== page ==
Volunteer Spotlight: Mick Dawdy

Mick Dawdy has had many different interests and hobbies over the years. In the 60s, reading science fiction was centre stage, followed by photography and sailing in the 70s and 80s, then micro computers in the 80s (necessitated by his role as a Professor at Fanshawe College). In the 90s, roller blading and martial arts captured his attention and in the current century, hiking, motorcycling, and off-roading in his Jeep occupy his time. At the age of 10, he began selling New Liberty magazines door-to-door, which inadvertently led him to a deep interest in chemistry. Depending on the amount of sales made, one could earn coupons that could be used to purchase a prize from the Prize Book. Mick ended up being quite the salesman and chose the ChemCraft Chemistry Set as his prize. He continued to fund this newfound interest through his teen years by delivering papers, doing drugstore deliveries, and babysitting. He would go on to pursue and complete a BA in math and economics, a MSc in computer science, and some work towards a PhD in Systems Engineering at Western University (more on that here).

“Being a field naturalist has always been a secondary pastime.” It all started in the early 70s. On a trip to northern Ontario, Mick sighted an American Bittern taking off from a roadside marsh. “From there, Tom Hayman finally(!) provided directions to Hawk Cliff, now known as Hawk Cliff Woods, in his London Free Press column.” In the 80s, his nature photography hobby led him to participating in many McIlwraith Field Naturalist Club (now known as Nature London) field trips. “I brought my camera with me one time only, then just enjoyed the wildflowers. But in those days ‘everyone’ was into birding, so I really had to follow long with that.”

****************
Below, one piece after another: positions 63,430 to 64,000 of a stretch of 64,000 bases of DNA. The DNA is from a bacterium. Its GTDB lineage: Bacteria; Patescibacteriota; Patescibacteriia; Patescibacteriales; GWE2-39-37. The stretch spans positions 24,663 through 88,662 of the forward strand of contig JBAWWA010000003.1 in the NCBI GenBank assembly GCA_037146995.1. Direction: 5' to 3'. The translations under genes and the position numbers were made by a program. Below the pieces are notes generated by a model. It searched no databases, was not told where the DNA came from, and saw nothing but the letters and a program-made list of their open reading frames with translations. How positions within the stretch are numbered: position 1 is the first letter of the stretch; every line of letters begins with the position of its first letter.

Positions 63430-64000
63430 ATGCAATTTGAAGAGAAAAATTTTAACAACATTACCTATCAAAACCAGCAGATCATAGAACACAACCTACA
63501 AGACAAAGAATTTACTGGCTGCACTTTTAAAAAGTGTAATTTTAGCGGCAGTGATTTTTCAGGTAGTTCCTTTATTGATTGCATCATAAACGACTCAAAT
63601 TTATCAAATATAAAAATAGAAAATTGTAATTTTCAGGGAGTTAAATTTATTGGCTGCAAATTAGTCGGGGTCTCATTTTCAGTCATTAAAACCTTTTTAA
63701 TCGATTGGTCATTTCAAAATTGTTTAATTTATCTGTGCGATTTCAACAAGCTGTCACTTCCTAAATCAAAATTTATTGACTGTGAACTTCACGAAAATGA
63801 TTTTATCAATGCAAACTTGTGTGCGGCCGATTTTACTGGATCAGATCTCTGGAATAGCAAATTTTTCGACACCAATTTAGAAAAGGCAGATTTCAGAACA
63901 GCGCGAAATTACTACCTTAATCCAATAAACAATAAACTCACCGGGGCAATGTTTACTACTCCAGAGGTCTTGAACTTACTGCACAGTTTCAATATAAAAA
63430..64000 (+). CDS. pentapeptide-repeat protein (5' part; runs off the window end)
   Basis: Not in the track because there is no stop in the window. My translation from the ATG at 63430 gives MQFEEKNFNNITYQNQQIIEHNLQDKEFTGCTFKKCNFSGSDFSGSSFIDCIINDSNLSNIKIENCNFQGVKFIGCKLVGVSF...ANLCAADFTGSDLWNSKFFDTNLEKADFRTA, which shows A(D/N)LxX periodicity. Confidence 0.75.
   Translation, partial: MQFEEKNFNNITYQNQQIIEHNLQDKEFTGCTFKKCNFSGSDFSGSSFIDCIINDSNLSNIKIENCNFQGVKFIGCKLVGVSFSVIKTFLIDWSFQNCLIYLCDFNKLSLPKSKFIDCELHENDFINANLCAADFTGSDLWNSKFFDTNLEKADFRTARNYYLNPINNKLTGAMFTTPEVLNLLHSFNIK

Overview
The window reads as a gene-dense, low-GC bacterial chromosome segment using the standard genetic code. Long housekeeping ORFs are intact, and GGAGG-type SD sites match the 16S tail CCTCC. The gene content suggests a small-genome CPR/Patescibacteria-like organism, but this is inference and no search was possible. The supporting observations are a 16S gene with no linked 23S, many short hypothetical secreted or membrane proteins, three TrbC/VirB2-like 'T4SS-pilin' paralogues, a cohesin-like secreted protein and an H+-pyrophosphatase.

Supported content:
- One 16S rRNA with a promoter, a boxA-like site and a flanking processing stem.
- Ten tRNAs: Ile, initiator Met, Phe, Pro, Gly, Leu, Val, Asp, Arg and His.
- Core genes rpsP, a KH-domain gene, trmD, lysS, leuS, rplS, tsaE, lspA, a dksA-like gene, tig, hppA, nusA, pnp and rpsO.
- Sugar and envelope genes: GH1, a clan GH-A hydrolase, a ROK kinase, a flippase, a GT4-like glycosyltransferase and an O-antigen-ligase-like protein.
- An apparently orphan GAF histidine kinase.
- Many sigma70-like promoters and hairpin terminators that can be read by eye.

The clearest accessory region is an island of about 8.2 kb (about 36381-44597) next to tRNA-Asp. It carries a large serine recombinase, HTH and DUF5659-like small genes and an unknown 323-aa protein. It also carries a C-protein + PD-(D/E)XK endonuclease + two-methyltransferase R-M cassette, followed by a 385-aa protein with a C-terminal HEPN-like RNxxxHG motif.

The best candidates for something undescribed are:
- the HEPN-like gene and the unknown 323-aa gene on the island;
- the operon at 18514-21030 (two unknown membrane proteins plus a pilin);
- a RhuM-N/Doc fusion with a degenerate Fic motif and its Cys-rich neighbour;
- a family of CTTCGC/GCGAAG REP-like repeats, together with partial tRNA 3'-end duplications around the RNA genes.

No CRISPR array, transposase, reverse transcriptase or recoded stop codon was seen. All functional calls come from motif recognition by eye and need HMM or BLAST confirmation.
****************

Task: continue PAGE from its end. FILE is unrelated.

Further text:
Mick has been a dedicated volunteer with Thames Talbot Land Trust for quite some time. Long enough that he doesn’t recall how he got involved with TTLT. “I do recall reading something, seeing names familiar from the McIlwraith Field Naturalist Club, and wanting to see what it was all about.” That original curiosity might have been the hook, but it was the belief in what TTLT was trying to achieve that kept him coming back for more. “I did like then, and still like, the idea of preserving land for nature, forever.” He even came up with his own TTLT motto – “TTLT, For Nature, Forever. Catchy, eh?” Super catchy - might have to borrow that one from you 😉

Much of Mick’s volunteer work has been focused at Hawk Cliff Woods, including, but not limited to, invasive species removal events, the Adopt-a-Patch program, maintaining the Auzins Wildflower Community Garden, and garbage clean-up. “It was worthwhile going out there in the first year several times to collect ancient litter. I think I got all of it. I should go back one more time, just to make sure.”

Volunteering with TTLT has given Mick some enjoyable moments, as well as a “nice escape from the exigencies of life.” One particular moment started out deep in Hawk Cliff Woods. “I saw three cyclists on a far-off ridge. I stared and stared in disbelief - until they became three deer.”

Looking forward, Mick’s hope is that TTLT can continue forever - (ours too) - “For that to occur, there will forever have to be leadership people available who are committed to this concept, and people who are willing to support it.” We couldn’t agree with you more.

Learn more about Mick Dawdy and his many experiences via his personal website.

BONUS LINK - check out Micks backyard meadow: https://mdawdy.webs.com/OffPage/FEMeadow/FEMeadow.htm

Photos courtesy of Mick Dawdy